13. SECTION 1 continuedIndian Culture Other Religions • India’s other faiths include Jainism, Christianity, Sikhism, Buddhism • Buddhism originated in northern India • Islam is still strong in certain parts of India • Millions of Muslims left after 1947 independence - moved to new Muslim states in northwest, northeast NEXT

  14. Section 2 Pakistan and Bangladesh • Pakistan and Bangladesh are Muslim countries formed as a result of the partition of British India. • Both Pakistan and Bangladesh have large populations and face great economic challenges. NEXT

  15. SECTION Pakistan and Bangladesh 2 New Countries, Ancient Lands Early History • Indus Valley civilization—largest of early civilizations - arises around 2500 B.C. in what is now Pakistan • Features well-planned cities like Harappa - city of Mohenjo-Daro had brick buildings, sanitation systems • Civilization falls around 1500 B.C.; Aryans invade soon after • Mauryan, Gupta, Mughal empires all rule entire region • Area is then ruled by British Empire until 1947 Continued . . . NEXT

  16. SECTION 2 continuedNew Countries, Ancient Lands Partition and War • 1947 partitioncreates Hindu India, Muslim Pakistan • Hindu-Muslim violence killed one million people - 10 million crossed borders: Hindus to India, Muslims to Pakistan • Ethnic differences led to civil war between West and East Pakistan - East Pakistan won independence in 1971, became Bangladesh Map Continued . . . NEXT

  17. SECTION 2 continuedNew Countries, Ancient Lands Military Rule • Both countries have had military rule, political corruption • Pakistan fought wars with India over Kashmir territory • Both countries had female prime ministers in 1990s NEXT

  18. SECTION 2 Struggling Economies Subsistence Farming • Rapidly growing populations, low per capita income in both countries • Small plots farmed with old methods struggle to feed families • Climate hurts yields: arid Pakistan, Bangladesh, stormy • Pakistan’s irrigated Indus Valley grows wheat, cotton, rice • Bangladesh’s deltas produce rice, jute (used for rope, carpets) - freshwater fishing is also vital to economy Continued . . . NEXT

  19. SECTION 2 continuedStruggling Economies Small Industry • Neither country is highly industrialized - small factories lack capital, resources, markets to expand • Both export cotton clothes; Pakistan exports wool, leather goods • Microcreditpolicy allows small loans to poor entrepreneurs - entrepreneurs—people who start and build businesses - small businesses join together to get microloans - program raises standards of living, especially for women NEXT

  20. SECTION 2 One Religion, Many Peoples Islamic Culture • Islam has been part of culture since rule of Muslim Mughal Empire • Customs include daily prayer - Ramadan—month of fasting from sunrise to sunset • Mosques are large, impressive structures • Pakistan’s stricter Islamic law includes purdah—women’s seclusion - women have no contact with men not related, wear veils in public • Bangladesh’s religious practices are less strict Image Continued . . . NEXT

  21. SECTION 2 continuedOne Religion, Many Peoples Ethnic Diversity • Pakistan is more diverse: five main groups, each with own language - Punjabis, Sindhis, Pathans, Muhajirs, Balochs - Punjabis are half the population, Muhajirs left India in 1947 - national language is Muhajirs’ Urdu • Majority of people in Bangladesh are Bengali - Bengali language based on Sanskit, ancient Indo- Aryan language Image NEXT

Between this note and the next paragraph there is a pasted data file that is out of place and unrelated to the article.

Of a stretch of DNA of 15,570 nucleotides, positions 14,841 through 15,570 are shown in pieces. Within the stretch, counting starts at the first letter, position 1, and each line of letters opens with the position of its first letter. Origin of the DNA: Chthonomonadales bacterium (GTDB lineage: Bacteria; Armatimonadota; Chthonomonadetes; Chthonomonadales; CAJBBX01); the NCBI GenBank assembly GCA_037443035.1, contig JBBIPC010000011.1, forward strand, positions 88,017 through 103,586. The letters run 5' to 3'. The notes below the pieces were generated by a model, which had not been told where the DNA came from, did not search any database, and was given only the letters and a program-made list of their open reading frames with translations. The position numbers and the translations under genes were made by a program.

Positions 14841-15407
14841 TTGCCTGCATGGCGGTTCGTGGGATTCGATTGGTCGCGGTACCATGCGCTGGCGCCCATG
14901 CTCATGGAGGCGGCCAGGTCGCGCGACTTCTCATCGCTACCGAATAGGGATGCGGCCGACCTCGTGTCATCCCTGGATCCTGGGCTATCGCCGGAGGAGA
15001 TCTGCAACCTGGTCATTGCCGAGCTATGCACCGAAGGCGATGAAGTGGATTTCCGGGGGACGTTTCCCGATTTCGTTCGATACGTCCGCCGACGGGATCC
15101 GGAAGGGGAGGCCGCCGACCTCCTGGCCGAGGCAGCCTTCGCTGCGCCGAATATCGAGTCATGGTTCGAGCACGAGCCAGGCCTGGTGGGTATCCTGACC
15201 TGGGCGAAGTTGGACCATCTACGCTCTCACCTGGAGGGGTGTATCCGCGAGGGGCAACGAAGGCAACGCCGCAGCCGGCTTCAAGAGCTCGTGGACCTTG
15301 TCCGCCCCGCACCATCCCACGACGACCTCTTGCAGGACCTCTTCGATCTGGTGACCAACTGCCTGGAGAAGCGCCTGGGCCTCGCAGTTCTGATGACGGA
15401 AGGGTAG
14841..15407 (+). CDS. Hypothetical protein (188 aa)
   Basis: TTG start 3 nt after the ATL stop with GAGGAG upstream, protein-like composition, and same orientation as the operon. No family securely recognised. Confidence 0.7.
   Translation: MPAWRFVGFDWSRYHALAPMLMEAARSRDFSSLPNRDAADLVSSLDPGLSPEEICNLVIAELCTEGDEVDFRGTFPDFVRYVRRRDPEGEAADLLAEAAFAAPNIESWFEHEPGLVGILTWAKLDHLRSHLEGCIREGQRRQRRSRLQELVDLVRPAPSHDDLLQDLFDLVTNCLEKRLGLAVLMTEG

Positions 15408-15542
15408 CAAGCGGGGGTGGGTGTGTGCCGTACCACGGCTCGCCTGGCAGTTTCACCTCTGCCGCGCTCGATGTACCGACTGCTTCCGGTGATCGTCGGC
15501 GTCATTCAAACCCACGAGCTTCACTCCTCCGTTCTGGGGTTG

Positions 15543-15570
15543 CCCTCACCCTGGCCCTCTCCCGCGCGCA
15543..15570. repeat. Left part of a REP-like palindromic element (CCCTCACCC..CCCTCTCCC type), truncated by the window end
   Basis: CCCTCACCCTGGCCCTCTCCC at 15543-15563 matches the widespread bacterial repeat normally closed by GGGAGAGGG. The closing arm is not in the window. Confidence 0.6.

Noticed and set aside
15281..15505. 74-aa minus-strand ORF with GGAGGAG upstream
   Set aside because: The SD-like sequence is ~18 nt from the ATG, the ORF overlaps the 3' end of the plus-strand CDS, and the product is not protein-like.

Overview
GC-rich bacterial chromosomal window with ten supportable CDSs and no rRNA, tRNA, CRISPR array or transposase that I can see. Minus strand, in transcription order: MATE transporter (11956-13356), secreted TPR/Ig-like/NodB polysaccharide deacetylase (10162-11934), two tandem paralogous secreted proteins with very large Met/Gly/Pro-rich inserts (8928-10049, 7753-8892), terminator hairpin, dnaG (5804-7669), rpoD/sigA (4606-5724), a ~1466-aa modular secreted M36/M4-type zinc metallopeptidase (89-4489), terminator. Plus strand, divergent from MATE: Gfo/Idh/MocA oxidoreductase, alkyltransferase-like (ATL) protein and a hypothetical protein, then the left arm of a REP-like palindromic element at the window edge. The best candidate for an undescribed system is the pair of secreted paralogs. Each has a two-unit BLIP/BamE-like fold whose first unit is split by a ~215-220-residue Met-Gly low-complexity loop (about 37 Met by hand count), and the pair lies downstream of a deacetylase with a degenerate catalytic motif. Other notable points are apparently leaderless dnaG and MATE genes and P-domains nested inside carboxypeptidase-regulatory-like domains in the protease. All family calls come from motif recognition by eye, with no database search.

22. SECTION 2 Modern Life and Culture A Love of Poetry • Strong oral tradition: Pakistanis memorize long poems - poets and poetry readings (mushairas) are popular • Bangladesh poet Rabindranath Tagore won 1913 Nobel Prize - his song “My Golden Bengal” is national anthem Music and Dance • Qawwali is the Muslim Sufi’s devotional singing • Bangladesh’s folk dances act out myths, legends NEXT

  23. Section 3 Nepal and Bhutan • Nepal and Bhutan are landlocked Himalayan kingdoms. • Rugged terrain and an isolated location have had a great impact on life in Nepal and Bhutan. NEXT

  24. SECTION Nepal and Bhutan 3 Mountain Kingdoms Geographic Isolation • Both countries are located in Himalayas; each has: - central upland of ridges, valleys leading to high mountains - small lowland area along Indian border • Mountain landscape isolates Nepal, Bhutan: hard to reach, conquer • China controlled Bhutan briefly in 18th century • Both remained mostly independent, rarely visited by foreigners Map Continued . . . NEXT

  25. SECTION 3 continuedMountain Kingdoms Evolving Monarchies • In past, both countries split into religious kingdoms, ruling states • Unified kingdoms emerge, led by hereditary monarchs • Today both are constitutional monarchies - kingdoms where ruler’s power is limited by constitution - Bhutan’s king is supreme ruler, Nepal’s shares power with parliament • Both must balance the interests of neighboring China and India NEXT

  26. SECTION 3 Developing Economies Limited Resources • Both countries are poor: agricultural economies, but little farmland - mountainous terrain, poor soil, erosion - terraced farms grow rice, corn, potatoes, wheat - livestock include cattle, sheep, yaks • Timber industry is important, but has led to deforestation • Manufacturing: wood products, food processing, cement production • Most trade is with India Image Continued . . . NEXT